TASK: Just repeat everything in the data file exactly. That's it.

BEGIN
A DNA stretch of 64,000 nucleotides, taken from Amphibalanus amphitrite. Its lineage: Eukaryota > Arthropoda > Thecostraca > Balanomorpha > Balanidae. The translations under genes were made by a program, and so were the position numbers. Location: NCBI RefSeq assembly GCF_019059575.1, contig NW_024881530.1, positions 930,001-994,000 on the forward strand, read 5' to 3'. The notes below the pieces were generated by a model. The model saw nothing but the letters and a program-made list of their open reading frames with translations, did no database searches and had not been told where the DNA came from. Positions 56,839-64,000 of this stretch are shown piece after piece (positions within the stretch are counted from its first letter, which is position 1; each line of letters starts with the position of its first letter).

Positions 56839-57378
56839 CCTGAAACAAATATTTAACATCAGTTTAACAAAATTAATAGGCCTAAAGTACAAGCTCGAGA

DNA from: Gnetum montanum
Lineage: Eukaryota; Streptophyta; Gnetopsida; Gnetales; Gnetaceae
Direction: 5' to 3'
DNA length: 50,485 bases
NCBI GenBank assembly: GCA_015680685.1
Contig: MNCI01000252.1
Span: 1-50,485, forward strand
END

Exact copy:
A DNA stretch of 64,000 nucleotides, taken from Amphibalanus amphitrite. Its lineage: Eukaryota > Arthropoda > Thecostraca > Balanomorpha > Balanidae. The translations under genes were made by a program, and so were the position numbers. Location: NCBI RefSeq assembly GCF_019059575.1, contig NW_024881530.1, positions 930,001-994,000 on the forward strand, read 5' to 3'. The notes below the pieces were generated by a model. The model saw nothing but the letters and a program-made list of their open reading frames with translations, did no database searches and had not been told where the DNA came from. Positions 56,839-64,000 of this stretch are shown piece after piece (positions within the stretch are counted from its first letter, which is position 1; each line of letters starts with the position of its first letter).

Positions 56839-57378
56839 CCTGAAACAAATATTTAACATCAGTTTAACAAAATTAATAGGCCTAAAGTACAAGCTCGAGA

DNA from: Gnetum montanum
Lineage: Eukaryota; Streptophyta; Gnetopsida; Gnetales; Gnetaceae
Direction: 5' to 3'
DNA length: 50,485 bases
NCBI GenBank assembly: GCA_015680685.1
Contig: MNCI01000252.1
Span: 1-50,485, forward strand